All posts filed under: Literature

Ember Falls | Book Review

Kids of all ages will enjoy this book. In the time between finishing Ember Falls and writing this brief review — a couple weeks — my 11 year old daughter read all three of S.D. Smith‘s books about rabbits with swords. The family was talking about the books over lunch the day she finished Ember Falls. My son commented that his sister read it super fast. She replied with a strong explanation: “It’s a good book!” Yes, it is. Story Warren published another fine children’s book. It’s an excellent follow-up to The Green Ember. Heather and Picket’s story not only continues, but escalates and expands. Relationships are enriched, new dangers and dark times are faced, all the while the characters grow in a delightful way. I was especially pleased with Picket’s development. So was my daughter, however, Heather is her favorite character. Your kids will love the adventure. You will, too. I did.

The Black Star of Kingston | Book Review

After reading S.D. Smith‘s first children’s novel, The Green Ember, (read my thoughts on it here) I quickly ordered this little volume, as well as book two of The Green Ember Series, Ember Falls. The Black Star of Kingston is a great read. It’s a prequel of sorts, taking the reader to a time before Heather and Picket, a time when The Green Ember’s familiar motto was just being formed. If your kids like swashbuckling adventure, they’ll love this book. The characters are great and the story is true to S.D. Smith’s tagline, New Stories with an Old Soul. I enjoyed getting to know the new cast in this fantastic story! Zach Franzen’s illustrations were excellent additions in this regard. It’s a good, clean, exciting read for the whole family. When it comes to books about talking animals it would seem that a new author has successfully taken up the mantle.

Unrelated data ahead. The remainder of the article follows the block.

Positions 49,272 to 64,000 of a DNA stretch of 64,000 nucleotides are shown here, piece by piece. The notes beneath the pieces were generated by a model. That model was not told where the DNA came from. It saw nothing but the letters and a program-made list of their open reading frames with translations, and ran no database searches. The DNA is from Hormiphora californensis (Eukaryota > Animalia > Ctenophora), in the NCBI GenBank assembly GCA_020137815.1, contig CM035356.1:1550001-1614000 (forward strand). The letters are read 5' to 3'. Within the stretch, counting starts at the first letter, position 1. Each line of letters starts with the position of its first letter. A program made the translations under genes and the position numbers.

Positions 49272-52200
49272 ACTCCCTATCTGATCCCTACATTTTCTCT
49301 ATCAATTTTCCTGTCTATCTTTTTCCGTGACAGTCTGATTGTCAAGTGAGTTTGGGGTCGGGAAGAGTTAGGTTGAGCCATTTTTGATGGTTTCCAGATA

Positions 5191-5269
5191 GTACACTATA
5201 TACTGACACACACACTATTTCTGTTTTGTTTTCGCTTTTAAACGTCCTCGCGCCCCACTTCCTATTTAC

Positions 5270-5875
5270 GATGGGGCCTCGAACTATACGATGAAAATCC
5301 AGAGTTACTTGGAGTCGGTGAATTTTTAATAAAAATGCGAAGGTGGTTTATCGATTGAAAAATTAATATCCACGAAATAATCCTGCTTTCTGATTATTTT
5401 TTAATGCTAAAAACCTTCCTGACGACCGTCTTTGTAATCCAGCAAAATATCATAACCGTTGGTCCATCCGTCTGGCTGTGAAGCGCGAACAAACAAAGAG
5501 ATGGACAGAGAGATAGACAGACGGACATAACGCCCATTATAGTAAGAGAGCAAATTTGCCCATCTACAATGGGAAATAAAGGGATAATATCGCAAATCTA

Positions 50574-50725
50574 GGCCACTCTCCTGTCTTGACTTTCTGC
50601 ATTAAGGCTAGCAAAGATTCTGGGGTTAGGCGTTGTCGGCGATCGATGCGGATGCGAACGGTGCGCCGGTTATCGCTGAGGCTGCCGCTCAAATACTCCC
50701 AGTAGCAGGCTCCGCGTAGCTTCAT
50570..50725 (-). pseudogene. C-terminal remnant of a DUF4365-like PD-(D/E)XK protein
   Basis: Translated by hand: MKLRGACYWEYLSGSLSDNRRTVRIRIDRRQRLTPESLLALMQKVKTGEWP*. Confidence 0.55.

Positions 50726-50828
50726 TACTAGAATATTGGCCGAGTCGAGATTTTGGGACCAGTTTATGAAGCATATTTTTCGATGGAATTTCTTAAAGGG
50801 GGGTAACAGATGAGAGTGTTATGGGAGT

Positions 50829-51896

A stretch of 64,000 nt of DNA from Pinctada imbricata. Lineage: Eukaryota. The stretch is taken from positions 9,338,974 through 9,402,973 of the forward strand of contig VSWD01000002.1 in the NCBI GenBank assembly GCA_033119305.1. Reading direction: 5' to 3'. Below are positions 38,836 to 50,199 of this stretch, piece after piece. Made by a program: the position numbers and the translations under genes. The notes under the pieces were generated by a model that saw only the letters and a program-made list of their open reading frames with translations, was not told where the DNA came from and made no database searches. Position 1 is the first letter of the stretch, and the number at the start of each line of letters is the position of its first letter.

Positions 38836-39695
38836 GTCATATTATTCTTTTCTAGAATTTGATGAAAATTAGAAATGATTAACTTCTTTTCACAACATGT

The River | Book Review